Looters took to the streets to cause mayhem, and cause mayhem they did. The result was a night full of rioting embarrassing to the city, a lot of videos to live on in YouTube glory (like this classic), at least 25 people being charged (including Miss Congeniality) and the romance, sports and maybe general photo of the year, the "riot kiss" seen up above.

The unfortunate part (OK, one of them) was the fact that the riot completely overshadowed what was really a great postseason and season for the Canucks. Vancouver was the best team all regular season long and as fine of a year as they ever have.

Look back: Riot erupts after Stanley Cup Finals

5. Brendan Shanahan takes over -- There has been no bigger overarching story in the second half of the year than what Shanahan has been doing as the new head of player safety having replaced Colin Campbell. His arrival on the job has coincided with the attempt to expand and clarify Rule 48.1, the one dealing with headshots. The focus has also been ramped up on boarding.

His impact has been felt from the get-go. In the preseason he was very busy and then really sent some shock waves through the league when he suspended Columbus Blue Jackets defenseman James Wisniewski for eight games.

It's at the point now that every questionable hit is immediately scrutinized and I'm still not sure if that's good or bad. Obviously the good is that it continues to put a microscope on bad hits in an attempt to rid the game of them. On the bad side, some clean hits get more attention than they should and the consistency of punishment applications has been a bit bedeviling, just ask the Sabres fans.

However Shanahan has done something that I've yet to find a person complain about and that's making videos for each and every suspension wherein he explains exactly what the thought process was that led to the decision. The first one he made in the preseason was a breath of fresh air and welcome transparency. All season he's been a busy, busy man.

You know you've watched a lot of Shanahan suspension videos when you can recall that he has done videos in front of three different backdrops and you can tell when he gets a haircut.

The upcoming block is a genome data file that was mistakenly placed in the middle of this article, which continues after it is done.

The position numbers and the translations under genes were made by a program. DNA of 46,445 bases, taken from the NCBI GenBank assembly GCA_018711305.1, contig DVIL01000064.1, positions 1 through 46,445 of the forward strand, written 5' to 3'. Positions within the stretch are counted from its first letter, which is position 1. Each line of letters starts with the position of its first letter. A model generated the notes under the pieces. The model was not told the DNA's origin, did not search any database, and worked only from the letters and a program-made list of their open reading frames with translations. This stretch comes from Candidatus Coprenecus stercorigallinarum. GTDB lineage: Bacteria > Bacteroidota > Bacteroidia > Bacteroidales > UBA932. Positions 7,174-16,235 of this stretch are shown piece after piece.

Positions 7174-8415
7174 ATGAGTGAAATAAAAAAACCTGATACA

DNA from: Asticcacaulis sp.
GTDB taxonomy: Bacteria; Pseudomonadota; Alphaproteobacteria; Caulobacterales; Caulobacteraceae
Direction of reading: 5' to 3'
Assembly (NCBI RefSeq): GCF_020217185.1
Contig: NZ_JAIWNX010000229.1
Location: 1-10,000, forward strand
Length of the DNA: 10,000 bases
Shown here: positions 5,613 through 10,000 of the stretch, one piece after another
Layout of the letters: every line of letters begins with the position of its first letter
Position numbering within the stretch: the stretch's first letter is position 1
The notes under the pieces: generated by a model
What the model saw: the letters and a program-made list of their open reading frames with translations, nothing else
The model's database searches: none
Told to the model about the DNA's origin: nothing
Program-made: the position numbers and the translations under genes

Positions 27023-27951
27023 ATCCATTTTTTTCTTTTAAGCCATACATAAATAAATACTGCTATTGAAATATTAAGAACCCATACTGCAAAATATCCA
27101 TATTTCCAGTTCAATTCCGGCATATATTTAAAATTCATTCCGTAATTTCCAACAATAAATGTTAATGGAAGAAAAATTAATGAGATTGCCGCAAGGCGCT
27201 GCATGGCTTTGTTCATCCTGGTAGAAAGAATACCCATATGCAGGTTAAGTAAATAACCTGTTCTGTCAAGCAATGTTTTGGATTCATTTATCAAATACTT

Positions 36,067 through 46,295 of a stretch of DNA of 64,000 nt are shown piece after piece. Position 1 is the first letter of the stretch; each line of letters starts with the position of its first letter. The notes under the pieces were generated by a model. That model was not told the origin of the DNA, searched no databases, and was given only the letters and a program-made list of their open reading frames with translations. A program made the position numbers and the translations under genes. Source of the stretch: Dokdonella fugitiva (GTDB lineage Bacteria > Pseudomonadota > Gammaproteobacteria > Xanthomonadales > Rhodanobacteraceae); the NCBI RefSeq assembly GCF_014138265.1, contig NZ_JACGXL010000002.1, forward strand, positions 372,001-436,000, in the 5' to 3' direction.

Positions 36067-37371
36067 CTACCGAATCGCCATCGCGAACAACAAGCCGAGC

Look back: A look at Shanahan's handy work

4. Winnipeg Jets return -- At one point, it looked like the old Jets -- the Phoenix Coyotes -- were going to be the team to move to Winnipeg. Fans were elated as it seemed that with a clear potential ownership group and new, albeit small, arena, the NHL would be coming back to the 'Peg after 15 years.

Then they pulled a little switcheroo on everybody when the Coyotes announced they were staying in Phoenix for another year, so attention turned to the Atlanta Thrashers. A few transactions later and hockey was back in Manitoba (and the NHL had to realign -- Winnipeg in the Southeast?).

The push was one to rename the team the Jets like the old franchise in town and after much debate, the fans won out, although a new logo would be introduced. Not lacking in flair, the Jets showed off their new uniforms in an unveiling at a military base with the players wearing the new duds walking out of a cargo plane.

The first game of the Jets. 2.0 came in their new home at the MTS Centre and they fell in defeat to the Montreal Canadiens, but you couldn't tell. The great hockey city that is Winnipeg was happier than a pig in you-know-what just to have the NHL back. When Nik Antropov became the first player to score for the new Jets, the roar was deafening. Maybe the best way to measure the city's appreciation and love for having hockey back would have been with decibels.

After a slow start (again, they were the Thrashers) the Jets have really come to find a comfort on home ice, as many thought they would. With a 12-6-1 record at home this season, the Jets have the best home mark in the Eastern Conference next to Boston's 13-6-1. It seems that a little excitement really can go a long way.

Look back: Thrashers relocate to Winnipeg